The art of knowing you’re no artist

A good buddy of mine suggested painting lessons recently because essentially I suck at painting. I really do. I definitely suck from most people’s point of view – t’were it you saw my so-called paintings. That’s because I’ve no training at all. Nor do I with music or sculpture. All things I do a lot.

So there sort-of begins the conversation, right? I do these things without any formal training but only, and maybe selfishly, because I really, really dig doing them. I shape heads out of clay. I paint faces on whatever surface I want to – actual canvasses, basement floors, walls, beams, sheets of already printed-on paper. I grab my guitar, play chords poorly, and sing whatever the hell I’m thinking at that moment. And I have the gall to record it, douche bag that I am.

And now don’t be surprised, but none of it is winning any awards.

I know it might be pure laziness that I don’t take the time to learn how to paint an apple in the manner that the masters have. “You must paint an apple, before you can paint a tree,” I can imagine my zen-like artist teacher telling me. But I really don’t want to paint apples. I like painting silly, ever-evolving, cartoonish faces, all the time.

I bought my first 50 lb box of clay without anyone telling me even what the hell was in the box. Clay-like stuff, I figured, rightly. And since then I’ve shaped heads – lots of them. Should I have copied the great works to learn how to sculpt? Certainly, to learn how to sculpt like the masters, but I kind of just wanted to make heads and whatever heads came out of some hours of grabbing, slapping, rolling and shaping the clay, were exactly the heads I really, really wanted to make. That’s why I bought the clay.

It’s like that horrible cliché – it’s the journey and not the destination. But in this case it’s really true. The joy is in the process, the work, and the serendipitous outcome of non-talent meeting rigor. A passionate idea evoked through the foggy lens of a cipher – just some guy messing around with notes, or colors, or clay. It ain’t great, I promise you that. It may not even be art. But it’s me, really quite unfiltered by actual teaching or maybe even talent.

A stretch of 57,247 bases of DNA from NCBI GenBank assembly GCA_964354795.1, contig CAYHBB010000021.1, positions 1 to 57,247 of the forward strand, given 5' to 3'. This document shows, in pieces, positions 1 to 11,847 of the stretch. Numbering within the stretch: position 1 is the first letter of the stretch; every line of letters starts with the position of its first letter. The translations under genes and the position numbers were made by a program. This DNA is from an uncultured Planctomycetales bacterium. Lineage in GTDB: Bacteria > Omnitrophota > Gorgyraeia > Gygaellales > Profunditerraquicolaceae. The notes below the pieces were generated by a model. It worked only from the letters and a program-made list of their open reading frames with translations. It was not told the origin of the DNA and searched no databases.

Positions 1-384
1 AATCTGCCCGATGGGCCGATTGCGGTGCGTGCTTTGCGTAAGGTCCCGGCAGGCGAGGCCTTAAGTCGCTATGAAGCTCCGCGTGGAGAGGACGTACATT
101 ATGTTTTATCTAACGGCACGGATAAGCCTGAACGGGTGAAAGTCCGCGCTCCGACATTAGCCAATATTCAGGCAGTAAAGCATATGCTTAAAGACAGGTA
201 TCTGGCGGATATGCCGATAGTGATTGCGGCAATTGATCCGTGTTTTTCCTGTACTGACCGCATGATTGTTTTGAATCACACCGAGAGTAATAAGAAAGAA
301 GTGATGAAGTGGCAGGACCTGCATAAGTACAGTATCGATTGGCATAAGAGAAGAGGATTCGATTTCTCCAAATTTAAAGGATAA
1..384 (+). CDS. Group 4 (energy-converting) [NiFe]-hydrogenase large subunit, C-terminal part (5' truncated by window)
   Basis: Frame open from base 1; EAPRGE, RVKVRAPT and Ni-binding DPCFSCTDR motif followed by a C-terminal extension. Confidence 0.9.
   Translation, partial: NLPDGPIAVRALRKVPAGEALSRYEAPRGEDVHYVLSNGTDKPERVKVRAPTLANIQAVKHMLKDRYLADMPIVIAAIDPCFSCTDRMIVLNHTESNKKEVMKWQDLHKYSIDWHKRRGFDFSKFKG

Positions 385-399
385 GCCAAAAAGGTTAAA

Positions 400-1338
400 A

But it’s all good because I don’t want to be good. I just want to do it. I’ve no designs on being an artist, but I do like to make shit up.

andiwaslike

My kids say, “I was like…” all the time. And it fucking pisses me off. [Full disclosure: I say it all the time.]

“I was like…”

Whatever happened to “I said…”? or “I turned to her and replied…”? or “I looked at him and basically screamed that…”?

It’s all, “I was like…” now.

It’s a verbal simplification that will destroy the minds of man. Over time.  All of us.

The simpler we make things, the stupider we make things. Consider the tweet or Ikea. We find so that the mind doesn’t matter more and more. Design for the dumbest among us. The quickest fixes. The quality falters.

And what? Hope for the best?

loser

I’m a loser. I really am. And not in a really bad way, but I’m not cool, or daring, or particularly outgoing. Not that I ever was, but I think age solidifies our personal qualities. So my loser-ness is increasing.

I don’t go out much. I don’t really care to. I don’t particularly care to see music performed or movies in a cinema. Brian Eno could come through town but if it looked like rain, I might skip it. Okay, not Brian Eno, but anyone else. It might be too loud or too crowded. Parking might suck. I’m cool just listening to the radio.

Travel really doesn’t interest me. I know I should be hang-gliding en la montanas de Brazil right now, but I really don’t want to. I don’t like heights, Brazil is a long way away. Air travel sucks, who knows what kind of shitty hotel I’d end up in?

I like well-prepared, high end, locavore cuisine, but not if it inconveniences me to get it. The amazing new restaurant? It’s miles away. The joy of cooking? Not any more. Too much work. I crack a can of this or that and eat standing up in the kitchen.

I don’t watch much television and I rarely see any movies so I’m absolutely unable to keep up with any pop culture conversation whatsoever. And that’s not some, I just sit around and read great novels, I don’t. A bit of this and a bit of that.

Maybe this just makes me a homebody, and not a loser, but sometimes if feels really loserly.

My friend thinks I’m boring. My family mocks me.

I pity my wife.

I’m a loser.

I wrote it on the wall – that might help

Big History

This is really important – funny to say considering he’s talking essentially about everything – everything we can (or think we) know through all of history – Big Bang to now. Big History.

Mr. Christian both illuminates our tiny, tiny, tiny place in Big History; but also shows us how vitally important our place is in it – at least in regards to our own survival – that being the survival of the most complex, learned, and learning organisms we know to have existed. It’s not simply hubris to say we’re crazy amazing!

It reminds us that our obliteration would be both the saddest thing we could know, and ultimately, just an infinitesimally small blip in Big History. Humbling, to say the least.

Every kid should watch this every year, at least, as a reminder to just how simultaneously small, yet hugely important, a person they are in Big History.

balls

My four year old came down the stairs while I was making dinner. “Dad? What do you call the thing below my jingler.” “Jingler”, in our parlance, is penis.

“Well…” I said

“It looks like a bag!” he said.

“Well…” I said. “It’s sometimes called that, yes.”

“A bag?”

“Or a sack.” I offered.